Nirvana, that state said to be “incomprehensible, indescribable, inconceivable, unutterable” is actually, just plain and simple happiness, the transformation from a state of ill-ness into a state of health, and well-being.  We can accept the idea of “complete nirvana” as allegory, for there are few more powerful images than that of the Bodhisattva who forgoes this ultimate state to stay in Samsara, the world of suffering, and liberate other beings.

But liberation in this sense is a metaphor, because suffering is a chronic disease. As long as we live in the world, we will experience suffering. Liberation, Nirvana, these words mean to maintain a state of well-being, balance, happiness, while in the midst of suffering, a sort of “grace under pressure.” In this way, the key to good health is simply listening to the physician, picking up the prescription, and following the directions.

In the case of sickness, one needs to diagnose it, remove its cause,
Attain the happiness of good health and use reliable medicine for it;
Similarly, with suffering, one should remove its cause, and recognize its remission
And the path of remission should be applied and attained.

Uttaratantra Shastra


The Three Gates of Freedom

Nagarjuna taught that the city of Nirvana has three gates: emptiness, signlessness, and wishlessness. These are also known as the three doors of liberation (vimoksamukha).

Emptiness (sunyata) is knowing that all things in their conventional or mundane aspect are non-substantial.

Signlessness (animittata) is the emptiness of signs. It refers to not seizing upon things in their mundane aspect and using them as objects for clinging.

Wishlessness (apranihitata) is abstaining from actions based on passion and desire.

Nagarjuna tells us that the three gates also correspond to knowledge, wisdom, insight, and that they are called samadhi because the gates cannot be entered without a “collected mind.” Without this crucial element the gates cease to be gates and become only “cases of confusion.” Using samadhi as an expedient, one enters the city of Nirvana free of passion and this is the real freedom, “the residueless of freedom.”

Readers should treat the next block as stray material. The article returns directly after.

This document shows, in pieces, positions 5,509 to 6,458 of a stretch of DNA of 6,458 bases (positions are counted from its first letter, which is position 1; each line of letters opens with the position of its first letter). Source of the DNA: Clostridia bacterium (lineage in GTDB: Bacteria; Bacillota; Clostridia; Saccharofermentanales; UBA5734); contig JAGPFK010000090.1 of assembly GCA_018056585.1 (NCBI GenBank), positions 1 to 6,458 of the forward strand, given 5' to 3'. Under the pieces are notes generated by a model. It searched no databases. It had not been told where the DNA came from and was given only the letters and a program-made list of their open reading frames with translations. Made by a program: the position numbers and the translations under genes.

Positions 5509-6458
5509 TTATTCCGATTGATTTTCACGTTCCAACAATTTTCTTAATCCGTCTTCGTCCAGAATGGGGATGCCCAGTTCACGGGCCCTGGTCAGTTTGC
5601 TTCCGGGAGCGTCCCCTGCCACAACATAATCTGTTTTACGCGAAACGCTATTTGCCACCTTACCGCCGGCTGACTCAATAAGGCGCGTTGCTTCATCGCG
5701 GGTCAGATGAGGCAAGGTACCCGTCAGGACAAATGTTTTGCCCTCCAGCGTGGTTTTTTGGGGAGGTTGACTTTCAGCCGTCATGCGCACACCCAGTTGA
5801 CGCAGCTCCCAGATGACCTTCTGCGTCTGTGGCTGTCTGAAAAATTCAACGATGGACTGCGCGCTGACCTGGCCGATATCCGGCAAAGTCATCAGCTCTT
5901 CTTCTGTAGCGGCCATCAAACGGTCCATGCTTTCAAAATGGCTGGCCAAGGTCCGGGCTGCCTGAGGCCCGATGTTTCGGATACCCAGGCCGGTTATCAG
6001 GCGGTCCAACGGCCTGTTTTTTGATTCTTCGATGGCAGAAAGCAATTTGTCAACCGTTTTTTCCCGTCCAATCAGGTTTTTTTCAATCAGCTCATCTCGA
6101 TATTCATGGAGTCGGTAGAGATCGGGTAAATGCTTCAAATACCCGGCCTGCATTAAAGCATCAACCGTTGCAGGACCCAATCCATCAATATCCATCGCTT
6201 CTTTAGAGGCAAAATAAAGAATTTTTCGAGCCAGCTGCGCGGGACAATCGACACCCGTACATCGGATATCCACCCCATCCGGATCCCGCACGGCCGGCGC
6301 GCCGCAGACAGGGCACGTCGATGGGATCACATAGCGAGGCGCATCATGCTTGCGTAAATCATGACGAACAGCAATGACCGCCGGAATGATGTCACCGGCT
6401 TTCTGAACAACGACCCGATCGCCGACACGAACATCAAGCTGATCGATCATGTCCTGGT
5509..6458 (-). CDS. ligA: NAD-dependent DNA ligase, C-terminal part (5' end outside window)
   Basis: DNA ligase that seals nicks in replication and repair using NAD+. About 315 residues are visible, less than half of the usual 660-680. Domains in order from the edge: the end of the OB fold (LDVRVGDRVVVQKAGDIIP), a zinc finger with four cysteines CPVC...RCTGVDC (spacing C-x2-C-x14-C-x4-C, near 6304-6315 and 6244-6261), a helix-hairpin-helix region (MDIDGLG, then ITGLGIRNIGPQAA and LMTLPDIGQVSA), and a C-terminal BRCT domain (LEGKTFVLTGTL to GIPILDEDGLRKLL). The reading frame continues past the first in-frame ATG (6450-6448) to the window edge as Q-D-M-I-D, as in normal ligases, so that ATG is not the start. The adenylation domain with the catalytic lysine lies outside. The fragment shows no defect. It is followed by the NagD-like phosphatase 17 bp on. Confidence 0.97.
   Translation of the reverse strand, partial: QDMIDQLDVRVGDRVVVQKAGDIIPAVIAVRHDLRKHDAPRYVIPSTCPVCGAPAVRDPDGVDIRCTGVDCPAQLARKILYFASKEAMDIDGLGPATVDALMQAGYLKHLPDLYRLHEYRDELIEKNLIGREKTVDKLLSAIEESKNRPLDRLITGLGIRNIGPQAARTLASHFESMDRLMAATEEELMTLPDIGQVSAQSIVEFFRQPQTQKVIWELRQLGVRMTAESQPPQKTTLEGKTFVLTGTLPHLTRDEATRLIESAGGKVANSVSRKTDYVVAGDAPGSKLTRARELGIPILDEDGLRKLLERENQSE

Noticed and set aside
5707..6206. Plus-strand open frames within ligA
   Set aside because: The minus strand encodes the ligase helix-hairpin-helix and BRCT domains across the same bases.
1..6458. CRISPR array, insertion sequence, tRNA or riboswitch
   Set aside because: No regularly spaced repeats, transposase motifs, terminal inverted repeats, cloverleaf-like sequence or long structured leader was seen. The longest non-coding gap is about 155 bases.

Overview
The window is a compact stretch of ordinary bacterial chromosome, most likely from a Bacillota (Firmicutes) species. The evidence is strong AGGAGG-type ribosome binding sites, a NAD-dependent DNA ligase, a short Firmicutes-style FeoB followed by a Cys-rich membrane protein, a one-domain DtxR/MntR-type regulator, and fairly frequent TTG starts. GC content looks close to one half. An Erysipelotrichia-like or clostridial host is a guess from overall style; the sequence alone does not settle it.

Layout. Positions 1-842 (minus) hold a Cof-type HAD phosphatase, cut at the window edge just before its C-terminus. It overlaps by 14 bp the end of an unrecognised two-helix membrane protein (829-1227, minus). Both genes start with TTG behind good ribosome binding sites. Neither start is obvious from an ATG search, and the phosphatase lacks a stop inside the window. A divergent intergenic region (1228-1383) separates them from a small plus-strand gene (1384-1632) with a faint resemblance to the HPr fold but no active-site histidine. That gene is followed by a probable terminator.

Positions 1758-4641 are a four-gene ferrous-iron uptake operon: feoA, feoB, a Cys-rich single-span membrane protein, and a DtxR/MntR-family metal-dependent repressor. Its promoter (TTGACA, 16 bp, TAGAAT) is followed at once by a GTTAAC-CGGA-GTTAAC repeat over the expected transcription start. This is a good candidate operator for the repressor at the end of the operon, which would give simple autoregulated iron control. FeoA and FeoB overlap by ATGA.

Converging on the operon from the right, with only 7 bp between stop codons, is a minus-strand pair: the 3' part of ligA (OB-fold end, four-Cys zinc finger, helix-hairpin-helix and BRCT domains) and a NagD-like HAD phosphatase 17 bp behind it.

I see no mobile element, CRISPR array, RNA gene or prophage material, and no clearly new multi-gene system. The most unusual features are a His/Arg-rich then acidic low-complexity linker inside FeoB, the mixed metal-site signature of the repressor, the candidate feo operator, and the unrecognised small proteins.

Dharma then is the path that leads to the three gates and samadhi or meditation is the vehicle that carries us along the path and into the city. Those who say that meditation does not lead to freedom  or Nirvana do not understand that in teaching samadhi it was like the Buddha handing us the keys to the car.

The city is not a real city because Nirvana is not a place but a state of mind. The gates themselves are only expedients in terms of emptiness, signlessness, and wishlessness. In respect to knowledge, wisdom,  and insight, these are the glimpses of enlightenment or Buddhahood we collect as we fare along the path. Yet, it should be obvious that none of these things are within our reach as long as we remain in states of confusion. A confused mind cannot think clearly let alone see clearly enough to be able to even make out gates or cities.

In the Vimalakirti Nirdesa Sutra (as translated by Robert Thurman) it reads

What is ‘Joy in the pleasures of the Dharma’? . . .  it is the joy of unbreakable faith in the Buddha . . . It is the joy of the renunciation of the whole world, of not being fixed in objects, of considering the five aggregates to be like murderers . . . It is the joy of always guarding the spirit of enlightenment, of helping other beings . . .  it is the joy of the exploration of the three doors of liberation . . .  it is the joy of acquiring liberative techniques and the conscious cultivation of the aids to enlightenment . . .

True renunciation is done in the mind. It has little to do with what one wears as clothes, or whether one’s head is shaved or not, or one’s lack of possessions. On the other hand, it has everything to do with using the expedient of samadhi.